Ring-necked Snake

Ring-necked Snakes are relatively small snakes. The body of the Ring-necked Snake can be a variety of solid colors such as olive, smoky black, blue-grey, or brown. The belly is red or yellow-orange, and there is a distinct ring around the neck that could be yellow, orange, or red. However, not all populations have the distinct ring. Occasionally, this ring will be faded or only partially visible.
Diadophis punctatus
6-10 Years
  • Priority Species
  • Unprotected
Least Concern
  1. Washoe
  2. Humboldt
  3. Pershing
  4. Churchill
  5. Mineral
  6. Lyon
  7. Douglas
  8. Carson City
  9. Storey
  1. Elko
  2. Lander
  3. Eureka
  4. White Pine
  1. Esmeralda
  2. Nye
  3. Lincoln
  4. Clark

Habitat & Range

The Ring-necked Snake is found in forests, woodlands, grassland, and riparian areas of arid regions. They do prefer areas that are seasonally wet at the very least. These snakes can be found taking cover under the bark of dead trees, under rocks, and on rocky hillsides. In Nevada, they are found in the southeastern part of the state.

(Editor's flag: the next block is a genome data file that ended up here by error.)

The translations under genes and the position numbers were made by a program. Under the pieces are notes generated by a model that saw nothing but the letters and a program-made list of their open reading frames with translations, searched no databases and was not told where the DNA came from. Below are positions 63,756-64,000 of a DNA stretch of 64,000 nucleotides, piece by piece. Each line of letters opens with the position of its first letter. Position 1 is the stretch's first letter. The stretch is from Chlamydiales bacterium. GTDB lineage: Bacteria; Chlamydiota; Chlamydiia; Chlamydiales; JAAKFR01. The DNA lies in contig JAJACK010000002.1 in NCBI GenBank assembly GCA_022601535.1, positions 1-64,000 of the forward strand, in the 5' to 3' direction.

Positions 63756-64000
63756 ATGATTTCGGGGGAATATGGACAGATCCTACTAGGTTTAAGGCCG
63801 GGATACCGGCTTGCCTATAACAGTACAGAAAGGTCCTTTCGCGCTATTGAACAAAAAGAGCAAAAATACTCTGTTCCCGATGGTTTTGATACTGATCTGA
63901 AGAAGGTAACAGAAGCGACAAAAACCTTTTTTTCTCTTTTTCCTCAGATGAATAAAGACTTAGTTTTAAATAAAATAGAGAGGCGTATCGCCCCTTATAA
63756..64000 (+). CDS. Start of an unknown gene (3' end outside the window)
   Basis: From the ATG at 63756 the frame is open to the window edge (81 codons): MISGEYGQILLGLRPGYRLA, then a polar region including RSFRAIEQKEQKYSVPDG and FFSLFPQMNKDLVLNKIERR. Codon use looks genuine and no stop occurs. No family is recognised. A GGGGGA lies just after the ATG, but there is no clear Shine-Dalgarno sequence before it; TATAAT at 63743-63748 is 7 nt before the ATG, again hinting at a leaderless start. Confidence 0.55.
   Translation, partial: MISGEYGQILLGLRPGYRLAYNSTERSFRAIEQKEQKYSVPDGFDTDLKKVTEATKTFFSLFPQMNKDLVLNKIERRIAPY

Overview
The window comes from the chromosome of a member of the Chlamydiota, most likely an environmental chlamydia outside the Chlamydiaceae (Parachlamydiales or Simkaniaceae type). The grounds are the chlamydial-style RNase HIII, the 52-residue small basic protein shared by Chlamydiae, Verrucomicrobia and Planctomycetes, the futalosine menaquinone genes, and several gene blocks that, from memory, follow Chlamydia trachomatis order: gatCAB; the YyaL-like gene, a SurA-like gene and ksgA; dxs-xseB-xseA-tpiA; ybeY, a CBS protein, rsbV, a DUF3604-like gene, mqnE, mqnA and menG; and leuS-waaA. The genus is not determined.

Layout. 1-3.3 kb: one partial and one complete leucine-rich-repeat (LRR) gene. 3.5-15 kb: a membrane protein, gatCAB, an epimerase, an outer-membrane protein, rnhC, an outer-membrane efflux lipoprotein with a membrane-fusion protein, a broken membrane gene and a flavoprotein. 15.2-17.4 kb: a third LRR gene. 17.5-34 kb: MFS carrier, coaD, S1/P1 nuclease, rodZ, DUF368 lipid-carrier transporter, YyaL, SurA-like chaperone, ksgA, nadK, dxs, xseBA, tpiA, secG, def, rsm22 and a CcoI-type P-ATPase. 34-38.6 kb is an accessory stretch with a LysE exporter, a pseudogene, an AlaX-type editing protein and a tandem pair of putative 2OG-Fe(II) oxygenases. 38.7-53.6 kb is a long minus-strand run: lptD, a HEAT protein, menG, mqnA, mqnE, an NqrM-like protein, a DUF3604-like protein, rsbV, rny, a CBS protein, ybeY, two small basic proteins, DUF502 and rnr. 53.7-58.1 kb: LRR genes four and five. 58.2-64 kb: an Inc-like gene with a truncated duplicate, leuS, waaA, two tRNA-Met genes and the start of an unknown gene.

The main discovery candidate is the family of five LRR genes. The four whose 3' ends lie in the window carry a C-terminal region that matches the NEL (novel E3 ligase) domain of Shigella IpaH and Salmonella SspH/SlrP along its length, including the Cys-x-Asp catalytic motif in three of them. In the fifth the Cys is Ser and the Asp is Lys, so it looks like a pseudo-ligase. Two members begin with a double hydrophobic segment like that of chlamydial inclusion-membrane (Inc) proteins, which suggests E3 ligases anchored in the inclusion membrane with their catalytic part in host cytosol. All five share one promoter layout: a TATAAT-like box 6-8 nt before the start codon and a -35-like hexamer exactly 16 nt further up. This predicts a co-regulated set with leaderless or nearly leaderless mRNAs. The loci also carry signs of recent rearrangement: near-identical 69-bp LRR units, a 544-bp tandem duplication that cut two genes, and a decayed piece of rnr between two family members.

• Mojave desert
  • Springs and springbrooks
  • Warm desert riparian


  • Habitat Degradation
  • Habitat Loss

Natural History

The Ring-necked Snake eats earthworms, slugs, small salamanders, frogs, lizards, snakes, and various other small invertebrates. These snakes subdue their prey by constriction. Ring-necked Snakes are primarily nocturnal, though you could see one during the day basking in the sun potentially.
They are secretive and not usually aggressive. They are also a social species, and sometimes form communities with six or more other snakes in the same habitat. The Ring-necked Snake, being a smaller snake, has may potential predators including other snakes, small mammals, birds of prey, and even large spiders and centipedes have been known to prey on the young.

Fun Facts

Ring-necked Snakes do not bite when caught but will release foul-smelling feces and musk from anal glands. Exaggerated tail coiling, a defensive behavior that detracts a potential predator away from the head.